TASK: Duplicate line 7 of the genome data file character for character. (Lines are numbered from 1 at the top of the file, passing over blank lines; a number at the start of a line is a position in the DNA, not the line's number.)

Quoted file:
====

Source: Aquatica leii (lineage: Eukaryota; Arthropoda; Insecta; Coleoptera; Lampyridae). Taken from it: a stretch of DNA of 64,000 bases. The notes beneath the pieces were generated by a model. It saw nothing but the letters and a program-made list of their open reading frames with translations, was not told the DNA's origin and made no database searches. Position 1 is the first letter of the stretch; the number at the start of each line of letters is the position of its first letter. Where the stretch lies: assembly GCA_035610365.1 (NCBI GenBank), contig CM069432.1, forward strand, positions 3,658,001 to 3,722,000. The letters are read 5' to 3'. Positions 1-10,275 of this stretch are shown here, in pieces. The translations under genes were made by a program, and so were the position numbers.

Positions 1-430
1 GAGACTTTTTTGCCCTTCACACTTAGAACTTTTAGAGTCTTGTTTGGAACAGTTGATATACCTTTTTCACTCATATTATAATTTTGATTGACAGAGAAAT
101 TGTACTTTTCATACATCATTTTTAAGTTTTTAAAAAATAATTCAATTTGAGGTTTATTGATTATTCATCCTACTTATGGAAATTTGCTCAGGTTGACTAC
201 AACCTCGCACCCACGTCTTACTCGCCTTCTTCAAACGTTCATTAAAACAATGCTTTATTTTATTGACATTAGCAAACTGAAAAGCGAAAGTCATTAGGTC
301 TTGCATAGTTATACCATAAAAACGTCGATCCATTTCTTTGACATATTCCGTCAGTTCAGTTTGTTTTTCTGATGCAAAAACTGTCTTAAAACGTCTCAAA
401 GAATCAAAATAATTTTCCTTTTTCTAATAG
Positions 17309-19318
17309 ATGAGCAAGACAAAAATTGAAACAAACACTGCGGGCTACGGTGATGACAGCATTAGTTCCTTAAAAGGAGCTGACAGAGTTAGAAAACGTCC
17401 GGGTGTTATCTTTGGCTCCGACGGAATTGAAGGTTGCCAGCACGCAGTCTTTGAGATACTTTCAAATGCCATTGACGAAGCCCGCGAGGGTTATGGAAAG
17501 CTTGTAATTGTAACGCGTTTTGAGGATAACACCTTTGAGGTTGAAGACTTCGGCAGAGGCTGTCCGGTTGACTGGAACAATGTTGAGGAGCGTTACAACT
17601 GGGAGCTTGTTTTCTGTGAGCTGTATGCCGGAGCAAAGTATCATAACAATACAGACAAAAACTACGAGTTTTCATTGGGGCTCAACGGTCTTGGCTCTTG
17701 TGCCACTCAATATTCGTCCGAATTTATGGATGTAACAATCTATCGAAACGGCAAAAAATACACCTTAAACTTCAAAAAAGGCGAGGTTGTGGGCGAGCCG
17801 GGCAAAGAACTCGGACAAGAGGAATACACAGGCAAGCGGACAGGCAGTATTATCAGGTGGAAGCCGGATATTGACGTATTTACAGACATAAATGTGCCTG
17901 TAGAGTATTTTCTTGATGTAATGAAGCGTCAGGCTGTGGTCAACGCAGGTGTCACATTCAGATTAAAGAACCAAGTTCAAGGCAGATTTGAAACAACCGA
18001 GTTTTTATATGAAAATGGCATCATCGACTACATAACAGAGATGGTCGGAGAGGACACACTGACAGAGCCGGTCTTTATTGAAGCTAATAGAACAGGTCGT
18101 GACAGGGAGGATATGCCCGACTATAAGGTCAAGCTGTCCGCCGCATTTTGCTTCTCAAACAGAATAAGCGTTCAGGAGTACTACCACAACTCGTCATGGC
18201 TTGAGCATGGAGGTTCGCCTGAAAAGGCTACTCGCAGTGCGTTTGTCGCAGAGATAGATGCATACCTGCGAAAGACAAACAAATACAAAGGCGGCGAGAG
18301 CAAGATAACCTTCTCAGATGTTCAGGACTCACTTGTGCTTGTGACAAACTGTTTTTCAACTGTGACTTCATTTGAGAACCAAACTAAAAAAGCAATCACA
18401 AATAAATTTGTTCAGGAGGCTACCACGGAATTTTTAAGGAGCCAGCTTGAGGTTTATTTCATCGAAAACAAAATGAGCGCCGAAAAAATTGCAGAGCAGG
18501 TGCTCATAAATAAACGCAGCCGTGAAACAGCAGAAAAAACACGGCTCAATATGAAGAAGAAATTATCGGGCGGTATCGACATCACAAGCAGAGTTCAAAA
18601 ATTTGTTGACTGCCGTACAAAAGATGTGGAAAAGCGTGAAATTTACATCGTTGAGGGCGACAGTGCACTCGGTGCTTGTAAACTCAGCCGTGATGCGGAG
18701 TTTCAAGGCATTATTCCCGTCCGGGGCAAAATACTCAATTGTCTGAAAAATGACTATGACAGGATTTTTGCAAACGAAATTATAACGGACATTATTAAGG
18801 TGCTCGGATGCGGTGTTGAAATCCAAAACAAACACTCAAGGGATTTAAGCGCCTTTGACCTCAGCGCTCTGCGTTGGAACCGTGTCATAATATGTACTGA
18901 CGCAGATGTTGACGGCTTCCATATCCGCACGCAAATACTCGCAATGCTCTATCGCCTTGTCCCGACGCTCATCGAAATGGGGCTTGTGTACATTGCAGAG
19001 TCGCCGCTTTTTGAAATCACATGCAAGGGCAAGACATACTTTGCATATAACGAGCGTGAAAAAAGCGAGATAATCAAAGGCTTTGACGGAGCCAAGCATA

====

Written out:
401 GAATCAAAATAATTTTCCTTTTTCTAATAG